Photos via Instagram @areaware, @maisonbalzac, @melle.studio, @via.wax, @lexpott

4. Wearing / Mathe Jewelry 

If you’ve seen Harry Styles’ Golden music video, you’ll know that early 2000s neck wear is all the rage. Beading? Colors? Mismatched stones? Sign me up. Mathe Jewelry is a brand I keep seeing on Instagram, pictured below. Oh, and the bikini here is from my forever favorite Sommer Swim. Might as well mention I’m also currently obsessed with the color lilac. I used to avidly hate purple but here we are.

Photo via Instagram @lisadanielle_

5. Inspired by / Matisse’s cut outs

Henri Matisse is arguably my favorite artist of all time. This month his cut out period is top of mind for me. Now that I’m looking at my mood board all together it seems pretty evident that my other obsessions – Sophie Lou Jacobsen’s drink ware, those twisty candles, even Tower 28’s logo – draws inspiration from Matisse’s shapes.

Matisse poster via Pinterest

6. Drinking / Ghia

Who would have guessed.. there’s a emerging trend towards non-alcoholic beverages. Basically, for the same price as regular fancy liquor, you can now buy a beyond-chic superfood-infused aperitif. Basically, the Diet Coke’s much more sophisticated counterpart. It would be a ridiculous notion if it weren’t so damn intriguing. Alongside the established wellness trend, being “sober-curious” is the buzzy way to describe a growing group of consumers who don’t drink, or want to drink less. The idea is that these non-alcoholic aperitifs offer the same sense of mindfulness that a cocktail, or good food does – it fulfills a sense occasion in a way that water or soda just can’t.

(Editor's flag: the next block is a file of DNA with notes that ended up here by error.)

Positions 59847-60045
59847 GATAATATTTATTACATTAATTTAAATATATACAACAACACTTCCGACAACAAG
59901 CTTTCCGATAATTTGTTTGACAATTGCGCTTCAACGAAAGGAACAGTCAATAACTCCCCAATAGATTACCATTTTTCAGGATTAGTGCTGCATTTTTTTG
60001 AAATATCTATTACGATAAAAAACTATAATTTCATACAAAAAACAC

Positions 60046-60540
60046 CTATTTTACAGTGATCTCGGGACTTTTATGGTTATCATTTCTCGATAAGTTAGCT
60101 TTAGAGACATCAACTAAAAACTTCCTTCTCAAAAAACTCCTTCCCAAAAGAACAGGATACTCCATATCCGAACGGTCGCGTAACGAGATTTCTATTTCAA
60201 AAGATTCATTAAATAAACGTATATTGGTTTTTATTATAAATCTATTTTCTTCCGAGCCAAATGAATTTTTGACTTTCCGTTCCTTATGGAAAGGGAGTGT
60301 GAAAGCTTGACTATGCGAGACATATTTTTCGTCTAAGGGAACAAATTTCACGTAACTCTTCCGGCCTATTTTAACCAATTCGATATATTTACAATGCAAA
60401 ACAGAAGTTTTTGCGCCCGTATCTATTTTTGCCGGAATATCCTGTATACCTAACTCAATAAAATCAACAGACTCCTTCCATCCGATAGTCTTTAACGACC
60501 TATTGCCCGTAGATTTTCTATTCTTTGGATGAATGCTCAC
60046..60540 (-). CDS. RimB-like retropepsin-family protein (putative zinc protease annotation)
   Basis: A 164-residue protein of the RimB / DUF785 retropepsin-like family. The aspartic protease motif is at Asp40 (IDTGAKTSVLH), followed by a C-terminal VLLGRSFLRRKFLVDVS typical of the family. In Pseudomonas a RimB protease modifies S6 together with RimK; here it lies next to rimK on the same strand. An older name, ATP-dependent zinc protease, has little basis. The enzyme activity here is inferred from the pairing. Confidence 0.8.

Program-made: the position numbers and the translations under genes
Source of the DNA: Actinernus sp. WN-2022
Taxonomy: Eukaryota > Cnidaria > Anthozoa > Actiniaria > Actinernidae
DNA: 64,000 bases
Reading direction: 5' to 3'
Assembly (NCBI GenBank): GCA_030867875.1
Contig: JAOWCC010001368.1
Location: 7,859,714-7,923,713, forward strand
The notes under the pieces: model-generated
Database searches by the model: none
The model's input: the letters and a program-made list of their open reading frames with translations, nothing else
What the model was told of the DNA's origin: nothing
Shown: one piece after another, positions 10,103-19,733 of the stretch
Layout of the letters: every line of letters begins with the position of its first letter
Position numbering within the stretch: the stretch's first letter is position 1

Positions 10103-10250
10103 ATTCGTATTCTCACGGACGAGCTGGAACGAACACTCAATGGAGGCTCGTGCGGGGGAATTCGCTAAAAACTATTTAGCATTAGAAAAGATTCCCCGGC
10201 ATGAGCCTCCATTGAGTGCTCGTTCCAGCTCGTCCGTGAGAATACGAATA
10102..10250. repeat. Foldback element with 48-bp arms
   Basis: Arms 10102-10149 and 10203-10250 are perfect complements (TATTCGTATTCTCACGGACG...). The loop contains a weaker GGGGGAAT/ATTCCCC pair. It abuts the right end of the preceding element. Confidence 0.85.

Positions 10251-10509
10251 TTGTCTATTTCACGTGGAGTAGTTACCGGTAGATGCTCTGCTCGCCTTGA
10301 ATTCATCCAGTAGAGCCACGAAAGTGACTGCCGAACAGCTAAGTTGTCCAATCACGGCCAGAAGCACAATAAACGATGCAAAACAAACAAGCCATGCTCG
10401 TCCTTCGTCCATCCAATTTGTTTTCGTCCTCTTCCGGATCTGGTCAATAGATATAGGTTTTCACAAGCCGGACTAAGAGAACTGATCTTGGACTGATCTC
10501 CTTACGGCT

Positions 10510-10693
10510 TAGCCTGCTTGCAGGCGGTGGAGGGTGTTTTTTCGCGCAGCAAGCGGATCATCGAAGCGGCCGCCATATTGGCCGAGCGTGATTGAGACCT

Two brands in this space with killer design is Ghia (their tagline – “over the influence” – is too brilliant) and Kin Euphorics (their graphics are strangely therapeutic). Ghia is founded by a Glossier alum (makes sense) and their branding is inspired by classic postmodern Italian resort town signage. Kin Euphorics features a blend of nootropics, adaptogens and botanics. Both boast some sort of “mood-boosting” affect – akin to alcohol, without the side affects. Color me fascinated.

Photos via Instagram @KinEuphorics @DrinkGhia

7. Obsessed with/ Sophie Lou Jacobsen